“Catholic Chef” with tiramisu recipe | National Catholic Register

“Comfort food is most rewarding when we attach it to a spiritual memento,” says Kristen Miho.

Kristin Miho is the business director of Florida Catholic Media, a Florida-based Catholic news outlet serving the dioceses of Orlando, Palm Beach and Venice, and the Archdiocese of Miami. In addition to the support of her colleagues, Kristen offers different twice-weekly tested recipes curated by internet and family cookbooks. In her own words below, Christine details her Catholic life and cooking:

It may sound cliched, but growing up in an Irish and Italian family, food was more than just sustenance. It was a means of gatherings. A way to add joy to celebrations, whether weddings, first communions, or graduations. A car to remember the loved ones who probably always burn dinner rolls or make the most amazing Sunday sauce. A vehicle for hope when a family gathers around a darkened table during a storm or gathers around that table to pray for a loved one who has been suffering. All while we were waiting for the soup to cool down a bit.

Comfort food is more important when we attach it to a spiritual memento, right? It’s like this scene in ratatouille When a bite of a simple signature dish transports a die-hard old critic back to his childhood days enjoying his mother’s cooking. I was torn just thinking about that scene. I think this is because food and cooking are not just a noun and a verb; It’s so much more—promises, family, memories, even mutual memories, like “I bet I could make Aunt Vera’s cannoli shell better if I used a touch more Marsala wine.” (Don’t tell Aunt Vera that I said that.)

Basically, I grew up in Connecticut in a very tight-knit family. The Catholic Church has always had a huge impact on our lives. We knew the nuns. We knew the priests. One of my best friends as an adult was my former high school principal, Sister Madeleine. and cooking? Well, I’m sure other people have had a similar experience where the joys of cooking have been learned from osmosis as much as from stained family recipe cards – and “spending time” with Sister Edna in the school garden and kitchen for any (allegedly) offence. I love to cook because I love to give. I also like to get compliments, which is a bit selfish, but, come on, some of the dishes I learned from Nonna and my sister Edna are great.

Yes, there are things that my husband and son prefer. Now that my son is a chef in his own right – my proud mama is here – I think it’s safe to say he’s already forgotten more about cooking than I know.

But in all seriousness, seeing him embrace cooking—and on a professional level to boot—is a wonderful thing to watch. Not only can he take things from his childhood, but he will definitely be able to teach me a thing or two.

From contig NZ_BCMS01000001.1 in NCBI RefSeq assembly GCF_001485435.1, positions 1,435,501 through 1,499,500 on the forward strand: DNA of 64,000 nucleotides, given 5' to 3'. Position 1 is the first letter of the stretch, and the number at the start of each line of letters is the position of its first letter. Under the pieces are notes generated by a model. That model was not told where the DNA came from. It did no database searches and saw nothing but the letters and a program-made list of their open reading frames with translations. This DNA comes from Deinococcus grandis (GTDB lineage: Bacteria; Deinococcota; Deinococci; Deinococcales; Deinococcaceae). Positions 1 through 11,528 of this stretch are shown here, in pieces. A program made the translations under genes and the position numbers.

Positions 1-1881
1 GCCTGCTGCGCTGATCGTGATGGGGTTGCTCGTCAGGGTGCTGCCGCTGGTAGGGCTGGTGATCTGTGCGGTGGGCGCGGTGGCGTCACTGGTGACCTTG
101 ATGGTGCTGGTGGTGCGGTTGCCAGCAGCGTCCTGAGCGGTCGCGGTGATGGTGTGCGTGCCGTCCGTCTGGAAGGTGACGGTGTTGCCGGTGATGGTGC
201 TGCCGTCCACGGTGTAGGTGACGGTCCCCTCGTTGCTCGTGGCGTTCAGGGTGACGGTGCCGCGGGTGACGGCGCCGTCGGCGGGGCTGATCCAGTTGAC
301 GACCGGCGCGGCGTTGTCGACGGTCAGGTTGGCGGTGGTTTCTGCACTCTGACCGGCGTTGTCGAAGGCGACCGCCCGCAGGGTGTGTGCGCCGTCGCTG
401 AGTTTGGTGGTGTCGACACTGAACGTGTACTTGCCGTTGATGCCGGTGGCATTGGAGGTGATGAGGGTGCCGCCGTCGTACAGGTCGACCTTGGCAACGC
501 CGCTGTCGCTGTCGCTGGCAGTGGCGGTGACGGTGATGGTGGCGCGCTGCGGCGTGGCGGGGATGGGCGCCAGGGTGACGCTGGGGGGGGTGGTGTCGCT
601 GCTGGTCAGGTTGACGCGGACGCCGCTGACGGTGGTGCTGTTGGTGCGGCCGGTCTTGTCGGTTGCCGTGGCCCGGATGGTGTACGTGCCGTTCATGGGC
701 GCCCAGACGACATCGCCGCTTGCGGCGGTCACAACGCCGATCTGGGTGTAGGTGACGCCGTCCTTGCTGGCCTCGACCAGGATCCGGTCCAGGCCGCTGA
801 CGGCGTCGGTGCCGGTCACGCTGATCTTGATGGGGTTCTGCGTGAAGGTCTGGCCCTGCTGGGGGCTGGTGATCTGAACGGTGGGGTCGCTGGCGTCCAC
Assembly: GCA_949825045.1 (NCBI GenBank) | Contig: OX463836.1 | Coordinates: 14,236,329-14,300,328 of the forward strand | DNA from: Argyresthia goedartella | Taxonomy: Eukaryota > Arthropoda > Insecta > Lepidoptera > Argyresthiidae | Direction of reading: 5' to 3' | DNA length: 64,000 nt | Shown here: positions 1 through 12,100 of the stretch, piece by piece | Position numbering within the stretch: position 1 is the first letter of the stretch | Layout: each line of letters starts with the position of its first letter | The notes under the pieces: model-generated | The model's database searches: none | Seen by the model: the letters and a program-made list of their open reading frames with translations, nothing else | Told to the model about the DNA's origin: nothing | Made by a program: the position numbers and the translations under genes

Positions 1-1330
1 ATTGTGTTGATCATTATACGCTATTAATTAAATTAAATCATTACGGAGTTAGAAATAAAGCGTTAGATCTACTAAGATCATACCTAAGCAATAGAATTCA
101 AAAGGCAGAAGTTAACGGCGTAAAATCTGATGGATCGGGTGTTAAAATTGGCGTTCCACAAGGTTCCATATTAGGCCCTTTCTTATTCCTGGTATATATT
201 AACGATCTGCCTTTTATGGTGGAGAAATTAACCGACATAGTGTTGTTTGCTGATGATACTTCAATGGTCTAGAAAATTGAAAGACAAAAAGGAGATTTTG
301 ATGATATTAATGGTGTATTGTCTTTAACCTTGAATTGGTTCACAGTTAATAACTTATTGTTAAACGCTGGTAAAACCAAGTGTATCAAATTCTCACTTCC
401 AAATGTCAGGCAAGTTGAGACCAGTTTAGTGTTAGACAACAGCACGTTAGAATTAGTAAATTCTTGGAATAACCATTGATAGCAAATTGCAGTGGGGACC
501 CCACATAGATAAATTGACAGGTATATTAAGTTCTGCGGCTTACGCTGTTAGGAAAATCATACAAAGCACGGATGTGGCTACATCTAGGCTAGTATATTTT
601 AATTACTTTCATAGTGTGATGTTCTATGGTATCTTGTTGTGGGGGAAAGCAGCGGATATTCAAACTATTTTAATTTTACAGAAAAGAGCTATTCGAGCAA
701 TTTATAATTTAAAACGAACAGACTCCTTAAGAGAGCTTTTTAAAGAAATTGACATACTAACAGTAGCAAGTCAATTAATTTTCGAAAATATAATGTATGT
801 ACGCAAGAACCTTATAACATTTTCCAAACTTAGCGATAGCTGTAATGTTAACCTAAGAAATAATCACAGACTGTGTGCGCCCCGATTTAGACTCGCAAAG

Can.

I mean me she did Have Aunt Vera’s cannoli recipe go from “It’s cute” to “Man, that’s cool.”

With our relaunched brand, we knew we wanted to add features that bring people together – movies, books, and food.

When it came time to launch, I thought, Well, I’m not Martha Stewart. “Recipes curated by Kristen Miho” are not worth the clicks. “Catholic Chef”.

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Recipe: simple tiramisu

Serves 4 to 6

  • 1 cup heavy whipping cream
  • 1/2 cup brewed coffee
  • 1 double shot espresso
  • 1 pound of mascarpone cheese
  • 1/2 cup granulated sugar
  • 3 tablespoons kahlua liqueur
  • 20 Lady Finger (Italian light rectangular biscuit with icing sugar on one side)
  • cocoa powder
  • 1 ounce grated dark chocolate

directione

  1. Refrigerated whipping cream and the bowl of an electric mixer (or a standard metal mixing bowl). Mix coffee with espresso and cool.
  2. Beat the whipping cream until it reaches stiff peaks. This can be accomplished in a few minutes with an electric mixer or by hand (times vary depending on arm strength and endurance).
  3. Place the cheese, sugar, and kahlua in a medium bowl and mix until smooth.
  4. Add the whipped cream to make the cheese mixture.
  5. Soak the lady’s fingers in the espresso for a few seconds, rotating them to cover all sides.
  6. Place ladyfingers side by side in the bottom of an 8″x8″ skillet.
  7. Put half of the cheese mixture on the ladyfinger in the skillet. Smooth with a spoon or spatula. Sift cocoa powder onto the surface of the layer.
  8. Apply second layer of ladyfinger and remaining cheese mixture. Sift cocoa powder and half the sweetness of the chocolate. Cover with plastic wrap and cool.
  9. To serve, use the remaining chocolate chips by sprinkling a few on eight plates. Cut the tiramisu into eight rectangles and serve.

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